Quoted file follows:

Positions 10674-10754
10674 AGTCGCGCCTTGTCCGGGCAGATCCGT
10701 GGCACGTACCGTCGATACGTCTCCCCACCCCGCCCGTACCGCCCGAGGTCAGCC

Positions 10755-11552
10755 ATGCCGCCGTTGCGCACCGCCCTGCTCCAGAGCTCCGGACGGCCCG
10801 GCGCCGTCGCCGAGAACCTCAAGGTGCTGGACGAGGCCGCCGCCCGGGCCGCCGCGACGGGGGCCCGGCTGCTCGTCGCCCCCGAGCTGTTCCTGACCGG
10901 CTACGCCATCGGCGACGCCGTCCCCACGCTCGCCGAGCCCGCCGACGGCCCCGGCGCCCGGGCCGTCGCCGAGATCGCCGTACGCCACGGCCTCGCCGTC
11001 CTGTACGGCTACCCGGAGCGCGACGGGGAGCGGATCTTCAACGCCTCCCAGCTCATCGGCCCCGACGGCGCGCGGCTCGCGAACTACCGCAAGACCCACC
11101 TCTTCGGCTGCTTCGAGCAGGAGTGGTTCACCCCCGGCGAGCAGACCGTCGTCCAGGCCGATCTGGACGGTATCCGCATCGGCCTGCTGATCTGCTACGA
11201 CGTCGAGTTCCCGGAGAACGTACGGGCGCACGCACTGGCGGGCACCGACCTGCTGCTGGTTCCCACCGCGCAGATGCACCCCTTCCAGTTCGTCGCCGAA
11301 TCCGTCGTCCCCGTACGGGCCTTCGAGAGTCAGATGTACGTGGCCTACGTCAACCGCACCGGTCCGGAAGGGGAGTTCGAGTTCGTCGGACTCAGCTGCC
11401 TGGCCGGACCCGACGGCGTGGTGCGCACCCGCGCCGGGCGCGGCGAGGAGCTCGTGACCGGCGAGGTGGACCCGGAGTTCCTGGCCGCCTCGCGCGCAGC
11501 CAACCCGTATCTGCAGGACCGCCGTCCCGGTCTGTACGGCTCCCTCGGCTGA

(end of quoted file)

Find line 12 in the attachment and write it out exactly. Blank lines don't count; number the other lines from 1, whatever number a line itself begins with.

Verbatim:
11401 TGGCCGGACCCGACGGCGTGGTGCGCACCCGCGCCGGGCGCGGCGAGGAGCTCGTGACCGGCGAGGTGGACCCGGAGTTCCTGGCCGCCTCGCGCGCAGC